My oldest sister is Bipolar I. Sadly, she is nowhere near as pulled together as you…….she is constantly stopping her meds because when she is doing well with them, she thinks she has it beat. 😦 She goes through jobs like a child through Toys R Us, and her credit is shot to hell and back. Sometimes I can hear from her at least monthly, and sometimes it is YEARS. She has nieces and nephews she has never met because she disappears constantly.
    Thank you for speaking out and sharing your story. My fondness for you just keeps growing.

    • Spinny Liberal

      Pulled together. Some days more than others. 🙂

      Oh Lord I’ve done that – stopping meds because I felt better…which was because of the meds. Duh.

      I hope she does finally realize that the meds are what will really keep her together. But only if she keeps taking them.

      Thanks for reading! And regarding the fondness, right backatcha. 😀

  • The Hook

    You’re right, she is very brave – and so are you! Your courage is commendable. Good job, buddy!

  • pbenjay

    Spinny, I think you’re the courageous one. I’m so glad you stuck through the trial and error phase and found the right cocktail. Sadly, my EX-spouse would not and therefore he earned the prefix. Props to CZJ!

    • Spinny Liberal

      Aww thanks pb. You know, it’s so easy to give up during that trial and error time. Especially when you aren’t making progress, but it’s worth it in the end. Hopefully, your ex will try again for his sake. Mad love to CZJ. That took some serious balls, especially since she’s a celebrity!

  • Terrance H.

    Thanks for writing the post, Spinny.

    Unfortunately, I was diagnosed with Schizophrenia when I was 16. We all knew something was wrong, but couldn’t figure out what it was. I started having pretty bizarre symptoms, like completely irrational thoughts, an inability to organize my speech properly, and extreme paranoia. The psychiatrist I was originally referred to was of no help – at all. He told me I was depressed and prescribed a medication that did absolutely nothing for me. Finally, I made an appointment with my family doctor and told him the psychiatrist he recommended wasn’t helping, so he referred me to a hospital three hours away for testing. There I learned I was schizophrenic. I take Abilify now and it seems to work pretty good.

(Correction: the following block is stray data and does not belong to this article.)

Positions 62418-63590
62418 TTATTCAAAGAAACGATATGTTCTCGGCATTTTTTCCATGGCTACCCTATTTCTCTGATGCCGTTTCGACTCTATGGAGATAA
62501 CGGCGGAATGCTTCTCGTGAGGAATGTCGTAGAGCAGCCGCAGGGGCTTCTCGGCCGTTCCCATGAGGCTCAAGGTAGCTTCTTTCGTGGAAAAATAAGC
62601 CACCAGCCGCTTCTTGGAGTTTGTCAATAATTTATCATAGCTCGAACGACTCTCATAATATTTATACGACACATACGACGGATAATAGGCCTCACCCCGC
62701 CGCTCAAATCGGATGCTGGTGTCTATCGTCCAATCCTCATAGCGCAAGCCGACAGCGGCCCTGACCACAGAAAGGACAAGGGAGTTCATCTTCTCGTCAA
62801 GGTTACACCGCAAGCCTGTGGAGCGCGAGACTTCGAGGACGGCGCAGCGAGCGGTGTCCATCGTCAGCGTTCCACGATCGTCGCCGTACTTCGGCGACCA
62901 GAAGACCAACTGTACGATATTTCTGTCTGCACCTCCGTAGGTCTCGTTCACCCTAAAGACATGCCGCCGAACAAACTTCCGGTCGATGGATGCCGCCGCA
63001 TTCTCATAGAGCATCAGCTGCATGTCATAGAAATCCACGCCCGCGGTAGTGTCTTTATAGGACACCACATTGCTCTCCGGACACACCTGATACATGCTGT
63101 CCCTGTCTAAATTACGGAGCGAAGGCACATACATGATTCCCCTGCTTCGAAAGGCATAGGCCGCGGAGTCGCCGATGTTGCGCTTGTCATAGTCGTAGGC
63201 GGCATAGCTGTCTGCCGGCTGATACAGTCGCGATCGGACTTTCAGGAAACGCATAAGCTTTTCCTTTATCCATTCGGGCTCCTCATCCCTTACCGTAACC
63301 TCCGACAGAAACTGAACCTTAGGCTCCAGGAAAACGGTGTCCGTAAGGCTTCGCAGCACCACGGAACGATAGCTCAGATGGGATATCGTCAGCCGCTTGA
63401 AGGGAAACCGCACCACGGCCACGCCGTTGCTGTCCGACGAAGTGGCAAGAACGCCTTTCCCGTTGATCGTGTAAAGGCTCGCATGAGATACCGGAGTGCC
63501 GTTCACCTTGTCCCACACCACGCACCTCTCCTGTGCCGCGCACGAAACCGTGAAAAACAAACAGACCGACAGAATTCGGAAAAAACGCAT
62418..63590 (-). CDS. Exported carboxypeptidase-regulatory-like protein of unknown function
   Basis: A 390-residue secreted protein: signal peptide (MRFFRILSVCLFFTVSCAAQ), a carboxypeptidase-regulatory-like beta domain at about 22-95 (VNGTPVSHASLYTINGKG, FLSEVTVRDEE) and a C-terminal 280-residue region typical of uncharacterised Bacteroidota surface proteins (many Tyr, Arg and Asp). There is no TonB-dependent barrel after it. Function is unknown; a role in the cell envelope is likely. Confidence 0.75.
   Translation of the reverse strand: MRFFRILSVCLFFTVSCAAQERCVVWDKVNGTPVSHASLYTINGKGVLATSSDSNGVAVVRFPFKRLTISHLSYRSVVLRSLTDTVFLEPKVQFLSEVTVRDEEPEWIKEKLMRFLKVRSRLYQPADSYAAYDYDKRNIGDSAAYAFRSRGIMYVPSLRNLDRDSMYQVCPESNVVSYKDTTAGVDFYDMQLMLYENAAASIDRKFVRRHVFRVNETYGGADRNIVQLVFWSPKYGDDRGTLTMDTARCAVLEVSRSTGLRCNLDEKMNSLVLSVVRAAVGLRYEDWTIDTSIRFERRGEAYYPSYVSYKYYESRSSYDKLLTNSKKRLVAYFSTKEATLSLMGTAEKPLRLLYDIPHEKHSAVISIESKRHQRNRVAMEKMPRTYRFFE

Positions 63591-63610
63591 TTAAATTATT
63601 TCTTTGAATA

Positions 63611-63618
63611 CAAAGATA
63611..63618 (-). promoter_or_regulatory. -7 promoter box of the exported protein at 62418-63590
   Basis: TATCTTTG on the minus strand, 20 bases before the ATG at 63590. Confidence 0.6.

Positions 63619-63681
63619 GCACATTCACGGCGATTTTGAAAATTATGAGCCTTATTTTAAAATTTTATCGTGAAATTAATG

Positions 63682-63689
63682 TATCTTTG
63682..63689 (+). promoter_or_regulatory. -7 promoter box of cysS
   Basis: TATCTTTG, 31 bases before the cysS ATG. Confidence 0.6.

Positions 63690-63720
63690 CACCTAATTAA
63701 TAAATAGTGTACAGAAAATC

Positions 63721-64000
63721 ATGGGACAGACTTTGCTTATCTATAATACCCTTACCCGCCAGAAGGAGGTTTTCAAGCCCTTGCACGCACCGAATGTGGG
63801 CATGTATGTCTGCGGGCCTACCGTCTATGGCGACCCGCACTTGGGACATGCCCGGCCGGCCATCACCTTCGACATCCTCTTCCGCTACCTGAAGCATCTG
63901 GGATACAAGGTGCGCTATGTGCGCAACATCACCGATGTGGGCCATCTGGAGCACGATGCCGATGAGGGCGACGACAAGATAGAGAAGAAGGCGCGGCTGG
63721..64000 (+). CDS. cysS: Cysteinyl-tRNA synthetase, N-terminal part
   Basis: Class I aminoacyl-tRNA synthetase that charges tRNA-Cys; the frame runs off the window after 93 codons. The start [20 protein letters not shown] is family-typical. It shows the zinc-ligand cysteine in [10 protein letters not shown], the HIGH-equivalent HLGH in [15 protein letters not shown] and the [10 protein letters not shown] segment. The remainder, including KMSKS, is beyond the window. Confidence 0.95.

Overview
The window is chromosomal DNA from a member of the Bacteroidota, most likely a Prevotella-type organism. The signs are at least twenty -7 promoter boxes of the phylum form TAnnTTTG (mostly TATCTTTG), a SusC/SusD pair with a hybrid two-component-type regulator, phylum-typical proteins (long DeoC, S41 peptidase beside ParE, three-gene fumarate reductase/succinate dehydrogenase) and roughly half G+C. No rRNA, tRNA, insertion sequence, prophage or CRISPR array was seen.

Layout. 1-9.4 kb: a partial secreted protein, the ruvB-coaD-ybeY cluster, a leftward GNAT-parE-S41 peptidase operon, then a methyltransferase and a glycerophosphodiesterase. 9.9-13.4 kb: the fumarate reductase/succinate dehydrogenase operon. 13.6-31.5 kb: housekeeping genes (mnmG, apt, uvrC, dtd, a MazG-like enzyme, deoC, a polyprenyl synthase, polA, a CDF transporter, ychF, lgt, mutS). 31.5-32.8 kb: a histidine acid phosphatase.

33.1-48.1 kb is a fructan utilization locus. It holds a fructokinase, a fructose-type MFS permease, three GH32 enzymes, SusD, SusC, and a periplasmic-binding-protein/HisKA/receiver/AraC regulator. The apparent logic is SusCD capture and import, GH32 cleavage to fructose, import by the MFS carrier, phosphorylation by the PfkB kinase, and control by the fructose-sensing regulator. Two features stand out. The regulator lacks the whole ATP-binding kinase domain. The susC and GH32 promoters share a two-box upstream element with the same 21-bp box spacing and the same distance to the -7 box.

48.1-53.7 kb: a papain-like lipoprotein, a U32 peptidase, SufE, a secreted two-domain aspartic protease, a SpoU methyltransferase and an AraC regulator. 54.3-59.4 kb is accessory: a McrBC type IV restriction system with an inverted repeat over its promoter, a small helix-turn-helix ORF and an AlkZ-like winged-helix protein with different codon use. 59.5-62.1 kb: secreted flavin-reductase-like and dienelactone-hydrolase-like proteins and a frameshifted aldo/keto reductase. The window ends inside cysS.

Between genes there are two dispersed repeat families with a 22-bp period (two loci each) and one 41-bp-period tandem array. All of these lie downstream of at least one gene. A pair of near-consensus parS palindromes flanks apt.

The biggest problem is all the misinformation. If I tell someone I’m schizophrenic, they automatically assume I’m some psychotic serial killer or something. Truth is, most people with Schizophrenia are rather amiable; they wouldn’t harm a fly.

    So I applaud any celebrity who admits their mental health issue to the public, because it obliges people to research and learn, rather than draw silly assumptions and hurt people.

    • Spinny Liberal

      Thanks for sharing that Terrance. Schizophrenia is definitely misunderstood. People think it’s like multiple personalities, but it’s not.

      Like with any illness, medication is so important. Thank God you found something that works. Keep taking it. The trouble starts when we stop taking our meds.

  • Beneath The Tin Foil Hat

    As you know from conversations on my blog, I’m Bi Polar as well. It took almost 40 years of misery and several doctors to figure that out. Thank you for sharing your experiences. I think it’s important for those of us who share this disorder to continue to communicate and share a sense of community.

    • Spinny Liberal

      Oh man – 40 years? I’m glad they finally figured out what it was. Absolutely it’s important. It tells others, especially those who have just been diagnosed, that they’re not alone. And getting the right meds for them might take a while, but it’s worth it in the end.

  • afrankangle

    Very well said about CZJ. Making her condition public is an example of her strength. Then your story hit me right between the eyes. Also brave, but powerful and real. Thanks for sharing & best wishes today and the days ahead.

    BTW: CJZ is drop-dead gorgeous. I can recall the first time I ever saw her … Zorro … I couldn’t take me eyes off of her.

    Just noticed you added me to your Spin Stops. Thanks … and I’ve added you to mine.

  • amillionblogs

    i read this on my bb while on our trip. thank you for sharing. i think you’re awesome.